My granddaughter is three years old and my son and daughter-in-law are beginning to hunt for a pre-kindergarten for September, 2013 when he will be four years old. Can you offer any suggestions?
Your family is lucky to have an involved grandparent – I can see you are ready to research the field. There are a few steps that will lead you to the program that is right for your granddaughter and there is plenty of time to carry them out. However, be forewarned: Not all four-year-olds actually get a slot in a public school pre-kindergarten. Last spring 30 percent of the applicants were without a seat after pre-kindergarten acceptance letters went out. Although some seats opened up and parents could continue to apply over the summer, there are no guarantees.
Pre-k applications are last on the admissions line. In 2012 applications were due April 10 for programs located in public schools. The 2013 admissions calendar is not yet set but you can sign up on the Education Department's website for updates. As long as you meet the deadline, acceptance does not depend on when the application was submitted. For pre-kindergarten in community organizations such as Y's or Head Start programs, admission is on a rolling basis. You apply directly to the CBO and there may be additional requirements and in some cases, fees.
Programs exist in both public schools and community organizations because not every school has a pre-k program and there are far too few slots to go around. Everybody must re-apply for kindergarten – no matter where your granddaughter attends pre-k, there is no guarantee she will stay there. Her zoned school should accommodate her for elementary school, but in some cases, overcrowding could send her elsewhere.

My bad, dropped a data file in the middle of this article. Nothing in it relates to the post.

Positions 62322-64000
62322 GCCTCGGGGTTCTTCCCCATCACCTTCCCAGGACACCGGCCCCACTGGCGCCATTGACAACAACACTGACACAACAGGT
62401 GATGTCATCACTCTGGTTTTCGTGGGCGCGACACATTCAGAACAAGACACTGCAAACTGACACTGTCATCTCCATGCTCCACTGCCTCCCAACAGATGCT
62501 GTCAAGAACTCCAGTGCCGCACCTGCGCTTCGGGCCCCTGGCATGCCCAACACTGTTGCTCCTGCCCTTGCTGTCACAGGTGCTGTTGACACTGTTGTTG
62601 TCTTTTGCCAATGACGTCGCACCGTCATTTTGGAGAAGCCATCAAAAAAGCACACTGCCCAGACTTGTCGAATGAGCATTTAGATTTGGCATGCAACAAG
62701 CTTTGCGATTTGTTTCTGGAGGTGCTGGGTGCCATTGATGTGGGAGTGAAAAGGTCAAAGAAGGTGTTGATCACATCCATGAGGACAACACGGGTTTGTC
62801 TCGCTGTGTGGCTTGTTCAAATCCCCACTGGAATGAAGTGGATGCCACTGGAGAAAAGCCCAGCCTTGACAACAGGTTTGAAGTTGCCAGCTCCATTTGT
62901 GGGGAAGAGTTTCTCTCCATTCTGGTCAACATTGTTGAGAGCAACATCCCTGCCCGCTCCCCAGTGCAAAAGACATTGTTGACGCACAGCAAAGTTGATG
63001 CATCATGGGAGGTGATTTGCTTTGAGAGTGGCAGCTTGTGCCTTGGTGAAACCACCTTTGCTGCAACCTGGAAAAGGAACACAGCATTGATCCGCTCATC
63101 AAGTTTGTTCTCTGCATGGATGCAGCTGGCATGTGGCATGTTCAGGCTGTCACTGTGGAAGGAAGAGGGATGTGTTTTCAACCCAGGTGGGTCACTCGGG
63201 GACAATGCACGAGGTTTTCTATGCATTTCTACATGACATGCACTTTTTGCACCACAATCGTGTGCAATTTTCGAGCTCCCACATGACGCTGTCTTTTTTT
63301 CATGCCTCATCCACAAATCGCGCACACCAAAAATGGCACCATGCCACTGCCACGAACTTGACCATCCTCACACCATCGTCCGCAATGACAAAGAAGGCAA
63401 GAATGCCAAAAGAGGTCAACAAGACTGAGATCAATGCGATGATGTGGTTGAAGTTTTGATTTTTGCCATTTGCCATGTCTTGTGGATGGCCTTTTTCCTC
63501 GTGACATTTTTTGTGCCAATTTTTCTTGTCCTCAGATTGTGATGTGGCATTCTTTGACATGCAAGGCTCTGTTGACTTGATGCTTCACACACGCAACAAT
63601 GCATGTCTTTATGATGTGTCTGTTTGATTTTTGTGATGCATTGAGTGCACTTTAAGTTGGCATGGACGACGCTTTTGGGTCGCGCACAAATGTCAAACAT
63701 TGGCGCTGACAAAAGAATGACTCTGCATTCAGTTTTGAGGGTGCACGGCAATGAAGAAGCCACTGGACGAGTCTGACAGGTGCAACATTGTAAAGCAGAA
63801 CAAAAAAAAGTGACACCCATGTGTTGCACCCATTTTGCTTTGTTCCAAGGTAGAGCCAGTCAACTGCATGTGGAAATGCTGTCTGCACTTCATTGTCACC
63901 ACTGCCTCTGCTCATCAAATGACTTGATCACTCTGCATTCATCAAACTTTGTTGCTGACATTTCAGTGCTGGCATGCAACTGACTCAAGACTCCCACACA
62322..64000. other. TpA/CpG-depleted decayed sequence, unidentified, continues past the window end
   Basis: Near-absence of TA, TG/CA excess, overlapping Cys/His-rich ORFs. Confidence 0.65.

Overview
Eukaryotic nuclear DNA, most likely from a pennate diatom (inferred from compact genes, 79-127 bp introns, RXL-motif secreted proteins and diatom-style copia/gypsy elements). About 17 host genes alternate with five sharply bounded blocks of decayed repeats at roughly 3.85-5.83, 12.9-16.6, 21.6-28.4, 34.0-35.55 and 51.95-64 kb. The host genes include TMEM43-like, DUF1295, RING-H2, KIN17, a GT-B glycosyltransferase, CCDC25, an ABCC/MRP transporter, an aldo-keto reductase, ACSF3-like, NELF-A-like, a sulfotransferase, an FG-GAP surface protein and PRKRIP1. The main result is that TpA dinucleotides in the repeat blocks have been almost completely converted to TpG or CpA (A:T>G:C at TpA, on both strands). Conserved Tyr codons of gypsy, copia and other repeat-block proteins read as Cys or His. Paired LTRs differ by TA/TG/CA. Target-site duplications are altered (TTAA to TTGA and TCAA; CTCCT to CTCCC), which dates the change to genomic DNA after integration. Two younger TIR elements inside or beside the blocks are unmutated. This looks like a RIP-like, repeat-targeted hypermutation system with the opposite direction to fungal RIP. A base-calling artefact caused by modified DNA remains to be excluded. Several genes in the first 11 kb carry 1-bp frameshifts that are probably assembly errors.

Your first step is to get a copy of the directory of pre-k programs that the Department of Education publishes each year. There is also a directory of CBO programs. These are both straightforward listings, with location and contact information.
Step Two: If you don’t know what school your granddaughter is zoned for (based on her address), call 311 to find out, and then call the school to verify.
Step Three: Explore the zoned school. If it has a program, that is your starting point, Even if you are crazy about the zoned school, you’d be wise to select other schools that appeal as well. Competition can leave you in the cold if there are no alternative choices on your application...and sometimes even if there are. Use Insideschools to narrow the search to pre-kindergartens that are reasonably located for the daily trek. I am a big fan of schools that are easy to get to – you know how four-year-olds can dawdle on the way. If you have your heart set on a school at some distance, be sure you have a game plan to get there.
Step Four: Visit the schools and programs when open houses are announced. There is no substitute for an in-person look at the school its teachers, its classrooms and its general atmosphere. Insideschools.org does not profile pre-k’s separately, but in our experience, if the school appeals to you, then the pre-k will as well.
Here’s where you can be a great help to your family because covering all the possibilities is time consuming. Check out an Ask Judy from July, 2010, which suggests some features to consider and has a link to the standards that programs are supposed to follow.
Step Five: Ask adults who are dropping off or picking up children at school how satisfied they are.
Step Six: Turn over your results to the parents of the lucky granddaughter. You had the fun, let them make the choices.